Early this morning, on a vote of 35-11, the House Ag Committee passed a Farm Bill. Seven Democrats voted against the bill in opposition to deep cuts to the SNAP program, and four Republicans voted against based on budget concerns and disagreements over the commodity title.
The passage of the House Ag Committee bill is an important step in the moving the Farm Bill process forward before the September 30th
expiration of the current law.
The bill includes strong support for some CFSC priorities, and also includes deep cuts that will have real impacts on food security, conservation, and sustainable agriculture programs.
The bill’s cuts to SNAP remain at $16.5 billion over ten years after several amendments to restore the cuts as well as ones to cut the program more deeply were all voted down.
The following CFSC priorities were included in the bill:
Community Food Projects (CFP) – Funding increased to $15 million per year with $5 million per year to be spent on SNAP incentives for the purchase of local foods
Farmers Market and Local Food Promotion Program – Farmers Market Promotion Program (FMPP) expanded include the development of food hubs (as in the Senate bill) and funding doubled to $20 million per year
Improving ease of SNAP redemption at farmers markets, mobile markets and CSAs – It will be easier for SNAP families to use their benefits and CSAs and authority is given to USDA to test mobile technologies for ease of use at farmers markets, farmstands, and other non-traditional retailers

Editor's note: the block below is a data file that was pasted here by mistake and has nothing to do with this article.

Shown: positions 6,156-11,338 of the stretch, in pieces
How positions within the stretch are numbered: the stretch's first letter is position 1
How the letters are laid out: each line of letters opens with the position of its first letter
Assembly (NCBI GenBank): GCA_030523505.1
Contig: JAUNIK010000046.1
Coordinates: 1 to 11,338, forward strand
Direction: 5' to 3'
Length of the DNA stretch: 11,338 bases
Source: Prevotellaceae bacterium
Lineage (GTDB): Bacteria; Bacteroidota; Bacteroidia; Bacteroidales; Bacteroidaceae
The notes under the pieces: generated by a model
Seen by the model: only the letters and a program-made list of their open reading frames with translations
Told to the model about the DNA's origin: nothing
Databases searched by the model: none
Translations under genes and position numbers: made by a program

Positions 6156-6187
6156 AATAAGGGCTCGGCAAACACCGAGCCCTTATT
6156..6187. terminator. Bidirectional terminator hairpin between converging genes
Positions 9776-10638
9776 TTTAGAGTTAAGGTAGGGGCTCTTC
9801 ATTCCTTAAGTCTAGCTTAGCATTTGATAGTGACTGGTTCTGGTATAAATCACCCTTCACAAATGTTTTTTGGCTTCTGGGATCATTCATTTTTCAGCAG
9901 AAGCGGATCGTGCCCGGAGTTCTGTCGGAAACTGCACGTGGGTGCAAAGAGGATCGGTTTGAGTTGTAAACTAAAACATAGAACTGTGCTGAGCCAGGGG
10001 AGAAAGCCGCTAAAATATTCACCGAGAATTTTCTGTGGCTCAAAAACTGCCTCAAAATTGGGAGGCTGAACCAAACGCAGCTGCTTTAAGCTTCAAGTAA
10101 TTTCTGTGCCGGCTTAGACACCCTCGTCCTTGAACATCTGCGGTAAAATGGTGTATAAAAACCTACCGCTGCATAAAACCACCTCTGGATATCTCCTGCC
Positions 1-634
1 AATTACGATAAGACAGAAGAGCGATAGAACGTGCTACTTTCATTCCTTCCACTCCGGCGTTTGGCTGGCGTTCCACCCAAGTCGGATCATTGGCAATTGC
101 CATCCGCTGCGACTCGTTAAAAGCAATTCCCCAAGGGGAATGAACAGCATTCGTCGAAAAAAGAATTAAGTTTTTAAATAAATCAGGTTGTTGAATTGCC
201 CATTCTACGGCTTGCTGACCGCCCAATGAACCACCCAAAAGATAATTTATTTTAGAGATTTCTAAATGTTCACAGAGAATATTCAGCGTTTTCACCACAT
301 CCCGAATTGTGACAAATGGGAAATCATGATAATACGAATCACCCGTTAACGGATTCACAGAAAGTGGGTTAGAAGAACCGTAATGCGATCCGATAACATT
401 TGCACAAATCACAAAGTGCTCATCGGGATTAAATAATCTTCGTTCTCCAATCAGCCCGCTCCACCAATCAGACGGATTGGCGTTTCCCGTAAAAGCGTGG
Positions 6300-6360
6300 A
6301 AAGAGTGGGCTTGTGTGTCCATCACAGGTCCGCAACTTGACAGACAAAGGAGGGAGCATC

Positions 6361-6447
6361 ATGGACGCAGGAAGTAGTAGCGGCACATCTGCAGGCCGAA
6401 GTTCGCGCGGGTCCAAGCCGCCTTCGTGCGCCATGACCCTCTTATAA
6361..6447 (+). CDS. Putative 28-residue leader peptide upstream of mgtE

Farm to School – Authority granted to USDA to allow small school districts to source products locally instead of receiving USDA commodities and to establish 10 demonstration programs in larger districts around the country including one military base school
Support for urban and youth farmers through increased access to credit programs.
CFSC was disappointed to see that two important amendments were withdrawn from consideration:
Amendment (Fudge) to authorize grants and loans for retail in underserved communities through the Healthy Food Financing Initiative (HFFI)
Amendment (Walz, Noem, Fortenberry) to authorize a national Sodsaver provision to protect native grasslands and reinvest $35 million to the Beginning Farmer and Rancher Development Program (BFRDP).
CFSC will keep you updated as the bill progresses to the House floor for a full vote. There is little time left on the legislative, so scheduling floor time will be a challenge. If the House passes a bill, a joint conference committee will negotiate a compromise bill. Ideally, both chambers would pass this bill before the current law expires on September 30th
. If not, Congress could pass a short-term extension of the current legislation with the final bill approved as part of the lame-duck session, or could pass a longer term extension and take the process up again in the 113th
Congress. Alternately, the Senate bill could be attached to a larger bill likely to pass in the House.